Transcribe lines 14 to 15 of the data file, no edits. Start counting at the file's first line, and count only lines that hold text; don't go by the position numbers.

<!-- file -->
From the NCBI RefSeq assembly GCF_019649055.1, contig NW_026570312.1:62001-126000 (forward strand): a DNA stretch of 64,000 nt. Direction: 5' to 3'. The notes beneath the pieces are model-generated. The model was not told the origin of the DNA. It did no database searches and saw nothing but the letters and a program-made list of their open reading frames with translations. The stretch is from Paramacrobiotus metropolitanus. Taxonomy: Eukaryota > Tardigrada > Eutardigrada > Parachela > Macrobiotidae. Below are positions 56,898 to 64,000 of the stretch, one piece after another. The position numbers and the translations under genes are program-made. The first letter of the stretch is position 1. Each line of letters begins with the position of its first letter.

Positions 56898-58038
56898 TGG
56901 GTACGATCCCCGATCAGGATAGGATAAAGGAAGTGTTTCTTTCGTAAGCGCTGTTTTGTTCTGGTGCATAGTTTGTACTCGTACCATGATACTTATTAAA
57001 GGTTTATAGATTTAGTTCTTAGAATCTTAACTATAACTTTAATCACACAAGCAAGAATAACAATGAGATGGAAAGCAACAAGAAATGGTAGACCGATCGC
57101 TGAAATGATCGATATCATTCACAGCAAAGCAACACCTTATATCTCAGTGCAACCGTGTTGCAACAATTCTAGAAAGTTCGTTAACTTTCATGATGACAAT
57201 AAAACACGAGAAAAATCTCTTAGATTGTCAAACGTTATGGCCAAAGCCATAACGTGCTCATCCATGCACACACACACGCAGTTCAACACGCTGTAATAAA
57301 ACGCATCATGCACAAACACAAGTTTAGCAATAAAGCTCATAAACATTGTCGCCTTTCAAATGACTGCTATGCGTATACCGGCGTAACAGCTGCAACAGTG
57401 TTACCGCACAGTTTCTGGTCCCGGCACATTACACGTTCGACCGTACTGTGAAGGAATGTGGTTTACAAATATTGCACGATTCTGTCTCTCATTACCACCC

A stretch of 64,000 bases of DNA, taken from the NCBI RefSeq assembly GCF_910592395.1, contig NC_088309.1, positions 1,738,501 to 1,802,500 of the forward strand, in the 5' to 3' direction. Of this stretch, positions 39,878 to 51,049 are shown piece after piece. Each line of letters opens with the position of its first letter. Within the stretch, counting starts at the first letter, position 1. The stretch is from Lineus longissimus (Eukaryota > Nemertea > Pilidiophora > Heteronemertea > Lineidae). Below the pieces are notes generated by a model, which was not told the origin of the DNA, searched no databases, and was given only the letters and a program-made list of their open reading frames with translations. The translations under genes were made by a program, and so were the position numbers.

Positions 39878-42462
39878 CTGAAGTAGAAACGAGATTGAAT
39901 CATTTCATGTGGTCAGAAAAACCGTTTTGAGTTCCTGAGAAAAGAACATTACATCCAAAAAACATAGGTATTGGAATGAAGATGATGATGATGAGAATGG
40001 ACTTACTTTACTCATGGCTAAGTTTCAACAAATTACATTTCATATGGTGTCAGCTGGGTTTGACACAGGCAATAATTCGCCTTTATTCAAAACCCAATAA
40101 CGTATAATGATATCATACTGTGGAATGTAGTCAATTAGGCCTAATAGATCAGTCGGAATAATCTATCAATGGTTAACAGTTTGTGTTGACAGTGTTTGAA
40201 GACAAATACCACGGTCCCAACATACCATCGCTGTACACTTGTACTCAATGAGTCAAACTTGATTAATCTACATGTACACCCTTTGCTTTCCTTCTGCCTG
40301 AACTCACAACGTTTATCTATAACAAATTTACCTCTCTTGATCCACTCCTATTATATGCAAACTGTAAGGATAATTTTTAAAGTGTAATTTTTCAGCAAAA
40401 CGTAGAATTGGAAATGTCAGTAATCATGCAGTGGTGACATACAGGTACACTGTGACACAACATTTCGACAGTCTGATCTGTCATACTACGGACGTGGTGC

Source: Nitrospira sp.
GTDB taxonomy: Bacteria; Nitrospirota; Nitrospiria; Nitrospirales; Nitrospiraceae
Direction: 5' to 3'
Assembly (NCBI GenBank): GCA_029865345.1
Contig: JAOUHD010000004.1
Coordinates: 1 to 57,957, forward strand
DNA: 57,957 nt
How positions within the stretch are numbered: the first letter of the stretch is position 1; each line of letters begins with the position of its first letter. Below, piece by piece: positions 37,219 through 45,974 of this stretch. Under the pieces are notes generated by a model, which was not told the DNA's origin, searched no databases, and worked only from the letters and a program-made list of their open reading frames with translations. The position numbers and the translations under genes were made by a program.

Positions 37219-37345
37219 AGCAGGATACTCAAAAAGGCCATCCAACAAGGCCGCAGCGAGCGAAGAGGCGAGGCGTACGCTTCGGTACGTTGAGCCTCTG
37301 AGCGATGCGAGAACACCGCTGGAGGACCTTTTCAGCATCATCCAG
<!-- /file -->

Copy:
40001 ACTTACTTTACTCATGGCTAAGTTTCAACAAATTACATTTCATATGGTGTCAGCTGGGTTTGACACAGGCAATAATTCGCCTTTATTCAAAACCCAATAA
40101 CGTATAATGATATCATACTGTGGAATGTAGTCAATTAGGCCTAATAGATCAGTCGGAATAATCTATCAATGGTTAACAGTTTGTGTTGACAGTGTTTGAA